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World War II Navy Art by Murray

World War II Navy Art by Murray

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World War II Navy Art: A Vision of History: Murray

Albert K. Murray (1906-1992)

Commander, USNR

Upon graduating cum laude from the College of Fine Arts, Syracuse University, Murray, a native of Emporia, Kansas, continued his studies both in the United States and Europe. Already a well-known portrait painter before he was commissioned a Lieutenant with the Combat Art Section, his first assignment was to execute a series of portraits of the Navy's General Board, which were the first of his many now famous military portraits. Attached to the Fourth Fleet, South Atlantic, and then the Eighth Fleet, North African waters, he often sketched in the heat of battle. The Navy awarded him the Bronze Star for bravery.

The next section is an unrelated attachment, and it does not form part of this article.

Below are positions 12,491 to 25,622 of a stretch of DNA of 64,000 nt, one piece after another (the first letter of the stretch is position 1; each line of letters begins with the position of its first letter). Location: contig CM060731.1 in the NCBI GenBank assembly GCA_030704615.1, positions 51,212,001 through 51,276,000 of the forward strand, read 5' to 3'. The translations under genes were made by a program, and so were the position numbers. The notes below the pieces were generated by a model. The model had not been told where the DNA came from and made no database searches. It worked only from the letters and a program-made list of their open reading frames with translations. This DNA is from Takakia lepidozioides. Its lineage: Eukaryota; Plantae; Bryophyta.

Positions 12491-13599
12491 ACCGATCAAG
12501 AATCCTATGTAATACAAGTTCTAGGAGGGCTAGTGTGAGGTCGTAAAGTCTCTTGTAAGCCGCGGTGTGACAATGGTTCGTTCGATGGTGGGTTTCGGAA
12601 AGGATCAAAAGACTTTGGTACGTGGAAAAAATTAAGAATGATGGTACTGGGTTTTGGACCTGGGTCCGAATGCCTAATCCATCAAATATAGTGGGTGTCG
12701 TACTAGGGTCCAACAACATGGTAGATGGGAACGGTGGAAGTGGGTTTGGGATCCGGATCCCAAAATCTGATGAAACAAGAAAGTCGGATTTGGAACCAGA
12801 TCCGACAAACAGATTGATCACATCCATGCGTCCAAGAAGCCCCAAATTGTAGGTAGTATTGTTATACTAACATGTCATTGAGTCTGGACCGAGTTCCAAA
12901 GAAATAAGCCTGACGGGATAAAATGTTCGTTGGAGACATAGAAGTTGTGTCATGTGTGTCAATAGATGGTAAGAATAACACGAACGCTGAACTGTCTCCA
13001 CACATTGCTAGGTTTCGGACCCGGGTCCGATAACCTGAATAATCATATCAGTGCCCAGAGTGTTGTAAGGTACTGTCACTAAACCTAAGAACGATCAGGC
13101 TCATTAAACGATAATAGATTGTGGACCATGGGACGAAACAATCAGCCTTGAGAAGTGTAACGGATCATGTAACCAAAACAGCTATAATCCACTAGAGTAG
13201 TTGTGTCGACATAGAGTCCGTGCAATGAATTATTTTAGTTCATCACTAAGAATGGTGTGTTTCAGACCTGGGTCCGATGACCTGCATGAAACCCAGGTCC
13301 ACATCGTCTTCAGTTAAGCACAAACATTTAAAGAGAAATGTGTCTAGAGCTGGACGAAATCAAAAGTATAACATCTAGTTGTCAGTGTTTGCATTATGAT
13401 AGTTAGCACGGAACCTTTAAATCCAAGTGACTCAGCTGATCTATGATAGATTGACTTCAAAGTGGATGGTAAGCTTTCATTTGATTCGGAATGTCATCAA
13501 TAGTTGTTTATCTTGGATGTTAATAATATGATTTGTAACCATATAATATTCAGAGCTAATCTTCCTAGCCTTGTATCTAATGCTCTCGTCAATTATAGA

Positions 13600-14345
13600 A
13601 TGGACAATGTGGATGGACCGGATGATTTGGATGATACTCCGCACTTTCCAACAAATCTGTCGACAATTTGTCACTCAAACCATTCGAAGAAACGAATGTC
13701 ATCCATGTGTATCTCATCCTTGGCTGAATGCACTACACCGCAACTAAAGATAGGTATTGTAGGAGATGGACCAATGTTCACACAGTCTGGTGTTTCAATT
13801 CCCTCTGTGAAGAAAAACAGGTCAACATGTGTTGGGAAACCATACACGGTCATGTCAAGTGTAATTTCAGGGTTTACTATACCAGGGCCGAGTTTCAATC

After the war, Mr. Murray painted official portraits of Navy war heroes for the service and served as the director of the Navy Combat Art Collection and its Operation Palette, a series of Navy art shows that traveled throughout the country.

As a civilian, Murray also painted prominent civilians, among them Thomas J. Watson of I.B.M., the philanthropist Laurance S. Rockefeller, and Arthur Hays Sulzberger, former publisher of the New York Times. His work is represented in the collections of the National Gallery of Art, the National Portrait Gallery, the National Museum of American Art, and the U.S. Departments of Commerce, Treasury, and Justice. He died in 1992.